The Climate Urgency of Urban Mobility
September 28, 2021
There are many facets of achieving a low carbon society from envisioning to implementation, which is the theme explored in the 12th World Class Sustainable Cities (WCSC) international conference held from 27 – 28 September 2021, hosted by the Kuala Lumpur City Hall and various built environment associations. Panellists of the event sparked conversations to push the envelope on achieving low emission targets, drawing from lived everyday experiences of using city spaces.
Second to the construction sector, the next most impactful avenue of energy consumption in cities is transportation: reconsidering the design of moving and accessing spaces throughout the city. Aptly, the first day of the conference brought Esben Neander Kristensen, Director and Team Lead at Gehl Architects, to speak about mobility as a driver for city transformation. Kristensen highlighted the need to design and re-design for people and life first, “meeting people on the ground” to inform city design strategies.
“Mobility works when it works for people,” said Kristensen, presenting an image of a cyclist leaning against a railing while waiting for a red light. Small solutions such as these are low-cost and easy to implement, but they make a big difference on how people experience space.
Access is also closely tied to economic mobility: when people can move around freely, they can access different opportunities in the city. Human-scale movement is understood as ‘soft mobility’, which can unlock new uses of land and building. Kristensen showed the example of a parking building that was transformed into neighbourhood shops and offices, thus creating foot traffic in the area and increasing its economic opportunity.
A slide read “What’s best for all can be made easiest for each”, summarising the importance of making good and sustainable choices, such as using public transport and cycling, as easy as possible for people. “Human-scale mobility is climate strategy. If we can reduce vehicle emissions and make the way we move around cities much nicer for the planet, then we’re also boosting an inherent level of climate strategy.”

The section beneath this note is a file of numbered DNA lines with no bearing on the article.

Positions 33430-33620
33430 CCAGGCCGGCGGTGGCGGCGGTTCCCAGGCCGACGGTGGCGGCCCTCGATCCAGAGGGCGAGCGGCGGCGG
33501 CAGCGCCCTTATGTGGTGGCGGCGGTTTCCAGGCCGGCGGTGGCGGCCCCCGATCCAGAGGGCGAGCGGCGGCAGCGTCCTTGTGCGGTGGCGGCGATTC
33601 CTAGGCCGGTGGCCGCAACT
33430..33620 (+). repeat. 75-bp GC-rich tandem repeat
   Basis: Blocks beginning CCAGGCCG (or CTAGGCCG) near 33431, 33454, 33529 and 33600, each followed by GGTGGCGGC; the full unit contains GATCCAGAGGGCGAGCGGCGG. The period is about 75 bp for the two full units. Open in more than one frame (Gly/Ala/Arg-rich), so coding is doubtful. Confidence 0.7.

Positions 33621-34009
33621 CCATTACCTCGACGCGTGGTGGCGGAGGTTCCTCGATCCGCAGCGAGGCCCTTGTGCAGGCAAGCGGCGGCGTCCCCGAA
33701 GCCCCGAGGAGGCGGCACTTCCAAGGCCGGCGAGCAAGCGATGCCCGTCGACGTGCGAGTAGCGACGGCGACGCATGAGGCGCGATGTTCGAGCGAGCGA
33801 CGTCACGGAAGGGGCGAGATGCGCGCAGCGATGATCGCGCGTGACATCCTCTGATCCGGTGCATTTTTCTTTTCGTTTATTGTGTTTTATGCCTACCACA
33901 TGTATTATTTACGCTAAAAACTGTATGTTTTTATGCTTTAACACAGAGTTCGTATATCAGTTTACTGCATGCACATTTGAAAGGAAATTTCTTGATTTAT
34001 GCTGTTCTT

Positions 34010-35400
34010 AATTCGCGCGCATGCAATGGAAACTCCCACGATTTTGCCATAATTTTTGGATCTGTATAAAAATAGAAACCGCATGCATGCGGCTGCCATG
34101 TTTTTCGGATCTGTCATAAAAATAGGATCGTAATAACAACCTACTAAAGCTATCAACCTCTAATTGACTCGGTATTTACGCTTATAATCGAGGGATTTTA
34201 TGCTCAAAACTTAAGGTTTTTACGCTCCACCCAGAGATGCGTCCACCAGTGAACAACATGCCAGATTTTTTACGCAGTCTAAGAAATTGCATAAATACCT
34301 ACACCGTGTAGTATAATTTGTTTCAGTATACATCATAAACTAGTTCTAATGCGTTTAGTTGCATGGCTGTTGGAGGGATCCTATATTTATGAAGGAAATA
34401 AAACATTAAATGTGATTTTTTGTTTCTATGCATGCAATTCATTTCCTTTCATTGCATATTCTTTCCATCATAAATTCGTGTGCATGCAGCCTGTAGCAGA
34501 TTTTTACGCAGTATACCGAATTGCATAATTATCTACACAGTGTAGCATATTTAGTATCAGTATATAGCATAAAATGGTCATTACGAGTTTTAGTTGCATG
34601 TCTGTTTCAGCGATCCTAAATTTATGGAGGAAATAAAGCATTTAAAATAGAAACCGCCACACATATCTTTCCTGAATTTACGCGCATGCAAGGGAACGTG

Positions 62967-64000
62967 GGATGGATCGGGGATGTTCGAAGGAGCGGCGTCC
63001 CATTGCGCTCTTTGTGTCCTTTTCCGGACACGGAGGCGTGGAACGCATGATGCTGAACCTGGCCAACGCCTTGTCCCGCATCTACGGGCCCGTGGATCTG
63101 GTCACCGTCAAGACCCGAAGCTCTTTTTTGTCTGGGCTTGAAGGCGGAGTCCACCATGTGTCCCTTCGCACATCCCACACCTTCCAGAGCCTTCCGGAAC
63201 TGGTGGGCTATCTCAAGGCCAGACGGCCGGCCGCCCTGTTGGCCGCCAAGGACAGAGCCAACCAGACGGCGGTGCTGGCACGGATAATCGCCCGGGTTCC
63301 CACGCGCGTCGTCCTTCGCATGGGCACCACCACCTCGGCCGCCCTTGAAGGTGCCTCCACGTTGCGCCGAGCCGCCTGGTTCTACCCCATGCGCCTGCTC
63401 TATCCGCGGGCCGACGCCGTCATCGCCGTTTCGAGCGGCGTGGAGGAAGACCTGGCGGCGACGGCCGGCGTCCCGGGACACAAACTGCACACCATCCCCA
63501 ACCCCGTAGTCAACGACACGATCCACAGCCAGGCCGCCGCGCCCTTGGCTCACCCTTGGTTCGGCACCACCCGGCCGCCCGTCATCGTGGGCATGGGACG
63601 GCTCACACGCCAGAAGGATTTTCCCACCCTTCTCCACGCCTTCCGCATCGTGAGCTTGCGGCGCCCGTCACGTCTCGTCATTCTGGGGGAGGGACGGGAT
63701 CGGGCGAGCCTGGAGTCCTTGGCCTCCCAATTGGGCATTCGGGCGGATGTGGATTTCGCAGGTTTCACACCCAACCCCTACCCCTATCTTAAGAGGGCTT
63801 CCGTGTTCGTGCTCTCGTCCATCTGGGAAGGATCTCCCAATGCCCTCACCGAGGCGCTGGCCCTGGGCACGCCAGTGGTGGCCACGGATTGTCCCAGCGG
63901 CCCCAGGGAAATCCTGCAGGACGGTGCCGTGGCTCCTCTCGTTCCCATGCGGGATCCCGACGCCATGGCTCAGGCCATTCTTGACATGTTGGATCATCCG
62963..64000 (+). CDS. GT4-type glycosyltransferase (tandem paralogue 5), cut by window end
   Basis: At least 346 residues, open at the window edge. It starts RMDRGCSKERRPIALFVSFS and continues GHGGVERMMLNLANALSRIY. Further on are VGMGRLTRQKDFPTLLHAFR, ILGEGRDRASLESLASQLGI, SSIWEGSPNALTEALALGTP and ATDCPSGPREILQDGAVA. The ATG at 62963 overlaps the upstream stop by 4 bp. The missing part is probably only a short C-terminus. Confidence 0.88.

Carly Gilbert-Patrick, Team Leader for Active Mobility at United Nations Environmental Programme (UNEP), further underlined the urgency for transport planning to curb urban emissions. She shared the example of Indonesia’s rapidly growing urban population, where 57 percent of its 277 million inhabitants now live in cities. And within the past 20 years or so, Indonesia’s motorcycle use has increased tenfold, while car use increased by six times higher. This has resulted in extremely congested roads, which spurred the need to build even more roads and highways, further increasing emissions.
The UNEP has worked with non-profits such as the Institute for Transportation and Development Policy (ITDP) to create a National Vision of Non-Motorised Transport Infrastructure for Indonesia. However, without top-down policy, implementation is challenging. Gilbert-Patrick outlined four things that make a difference from idea to realisation, namely: champions and leadership; policies and budgets; listening to citizens; research and data. Cities and countries that have good public systems of transportation need to have strong and responsive systems for these areas.
She ended with a call to action for the audience: “Great examples of public space, walking and cycling—it’s often not the government that made them happen—it’s normally one or two individuals behind the scenes doing the talking to different departments, putting their necks out and diving into doing things differently. There have been almost 500 people on this conference, and hopefully there are a few people listening who could be those people. Don’t leave and just think someone else will sort it out, because it has to be you. Any government departments that are ready to be that champion, we are happy to support.”